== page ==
Several states have adopted policies to ensure that beaches, dunes, or wetlands are able to migrate inland as sea level rises. Some states prohibit new houses in areas likely to be eroded in the next 30-60 years (e.g. North Carolina Coastal Resources Commission Exit EPA Disclaimer). Concerned about the need to protect property rights, Maine, Rhode Island, South Carolina and Texas have implemented some version of "rolling easements," in which people are allowed to build, but only on the condition that they will remove the structure if and when it is threatened by an advancing shoreline (IPCC, 2001).

Historically, along sandy bay beaches, property owners have erected various types of sea walls to halt erosion. Although these hard structures protect property, they can eliminate bay beaches, which are usually less than 10 feet wide. Beaches are used for fishing, recreation, transportation, and landing small crafts, in addition to their environmental importance. The National Research Council Exit EPA Disclaimer is about to release a report that examines ways to minimize the loss of bayshore habitat when protecting coastal property from shore erosion, such as the "Living Shorelines" Exit EPA Disclaimer approach.

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Coastal Water Supplies

Rising sea level increases the salinity of both surface water and ground water through salt water intrusion. New York City, Philadelphia, and much of California’s Central Valley obtain some of their water from portions of rivers that are slightly upstream from the point where water is salty during droughts. If sea level rise pushes salty water upstream, then the existing water intakes might draw on salty water during dry periods. Salinity increases in estuaries also can harm aquatic plants and animals that do not tolerate high salinity.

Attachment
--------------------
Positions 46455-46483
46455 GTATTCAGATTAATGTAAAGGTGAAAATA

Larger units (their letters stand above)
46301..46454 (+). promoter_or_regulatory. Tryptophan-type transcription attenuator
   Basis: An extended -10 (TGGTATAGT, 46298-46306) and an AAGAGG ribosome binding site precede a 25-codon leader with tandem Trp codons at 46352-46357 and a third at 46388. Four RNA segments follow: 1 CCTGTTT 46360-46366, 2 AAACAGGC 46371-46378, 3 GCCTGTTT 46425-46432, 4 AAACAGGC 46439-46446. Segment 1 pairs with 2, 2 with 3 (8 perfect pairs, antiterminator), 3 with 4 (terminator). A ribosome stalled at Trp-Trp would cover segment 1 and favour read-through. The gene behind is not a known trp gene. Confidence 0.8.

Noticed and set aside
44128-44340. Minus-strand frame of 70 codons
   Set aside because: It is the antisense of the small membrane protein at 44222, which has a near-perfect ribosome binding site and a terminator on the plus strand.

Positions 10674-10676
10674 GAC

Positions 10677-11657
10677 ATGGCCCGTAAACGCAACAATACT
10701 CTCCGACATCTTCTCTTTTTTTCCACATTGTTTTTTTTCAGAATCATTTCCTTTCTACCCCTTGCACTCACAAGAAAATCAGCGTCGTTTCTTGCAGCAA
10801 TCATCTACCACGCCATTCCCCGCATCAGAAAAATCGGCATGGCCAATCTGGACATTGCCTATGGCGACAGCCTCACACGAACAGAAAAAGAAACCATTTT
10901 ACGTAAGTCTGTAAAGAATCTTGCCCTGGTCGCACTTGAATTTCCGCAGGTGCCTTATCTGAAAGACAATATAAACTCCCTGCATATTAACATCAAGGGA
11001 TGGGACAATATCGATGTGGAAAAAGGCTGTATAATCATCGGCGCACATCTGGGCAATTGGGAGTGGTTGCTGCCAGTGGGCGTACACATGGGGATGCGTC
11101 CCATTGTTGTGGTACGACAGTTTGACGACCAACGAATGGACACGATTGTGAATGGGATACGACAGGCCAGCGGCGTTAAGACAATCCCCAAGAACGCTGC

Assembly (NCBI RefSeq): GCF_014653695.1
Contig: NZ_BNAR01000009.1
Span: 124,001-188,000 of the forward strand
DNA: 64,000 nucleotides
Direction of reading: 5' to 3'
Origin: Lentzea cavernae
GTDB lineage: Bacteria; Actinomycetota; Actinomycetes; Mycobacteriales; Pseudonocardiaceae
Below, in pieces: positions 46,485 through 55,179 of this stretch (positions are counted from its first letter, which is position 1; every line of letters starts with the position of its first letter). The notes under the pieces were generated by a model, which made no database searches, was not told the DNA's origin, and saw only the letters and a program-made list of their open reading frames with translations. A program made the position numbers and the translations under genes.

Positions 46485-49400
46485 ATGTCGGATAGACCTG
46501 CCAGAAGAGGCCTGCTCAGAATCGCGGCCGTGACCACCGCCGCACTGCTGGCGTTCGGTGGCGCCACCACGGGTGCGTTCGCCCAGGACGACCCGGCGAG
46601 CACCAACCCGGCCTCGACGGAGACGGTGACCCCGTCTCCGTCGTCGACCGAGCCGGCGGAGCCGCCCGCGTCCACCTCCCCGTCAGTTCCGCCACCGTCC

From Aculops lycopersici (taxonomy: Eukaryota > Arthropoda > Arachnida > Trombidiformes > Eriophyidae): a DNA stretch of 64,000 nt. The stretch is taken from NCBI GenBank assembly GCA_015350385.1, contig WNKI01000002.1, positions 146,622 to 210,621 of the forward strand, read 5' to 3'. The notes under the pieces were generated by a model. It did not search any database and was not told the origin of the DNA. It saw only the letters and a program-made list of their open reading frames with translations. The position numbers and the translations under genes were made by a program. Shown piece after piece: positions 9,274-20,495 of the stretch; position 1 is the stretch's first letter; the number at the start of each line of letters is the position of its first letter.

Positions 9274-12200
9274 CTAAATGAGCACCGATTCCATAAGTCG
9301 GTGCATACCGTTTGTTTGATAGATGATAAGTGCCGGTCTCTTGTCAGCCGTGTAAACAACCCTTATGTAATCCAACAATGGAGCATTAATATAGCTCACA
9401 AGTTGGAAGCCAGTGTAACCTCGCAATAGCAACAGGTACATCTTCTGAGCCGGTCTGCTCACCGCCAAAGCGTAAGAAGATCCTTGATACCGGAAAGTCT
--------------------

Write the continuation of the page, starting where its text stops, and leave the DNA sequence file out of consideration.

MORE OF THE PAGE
Shallow coastal aquifers are also at risk (IPCC, 2001). The freshwater Everglades currently recharge Florida's Biscayne aquifer, the primary water supply to the Florida Keys. As rising water levels submerge low-lying portions of the Everglades, portions of the aquifer would become saline. Aquifers in New Jersey east of Philadelphia are recharged by fresh portions of the Delaware River which may become saline in the future.

In all of these cases, water management authorities currently prevent excessive salinity by releasing fresh water from reservoirs during droughts. One possible response to sea level rise would be to store more water during wet seasons so that more water can be released during droughts. However, other water management goals (e.g. flood prevention) may make it difficult to save extra water for the occasional drought. The impacts of climate change on local hydrology may offset or increase salinity increases due to sea level rise.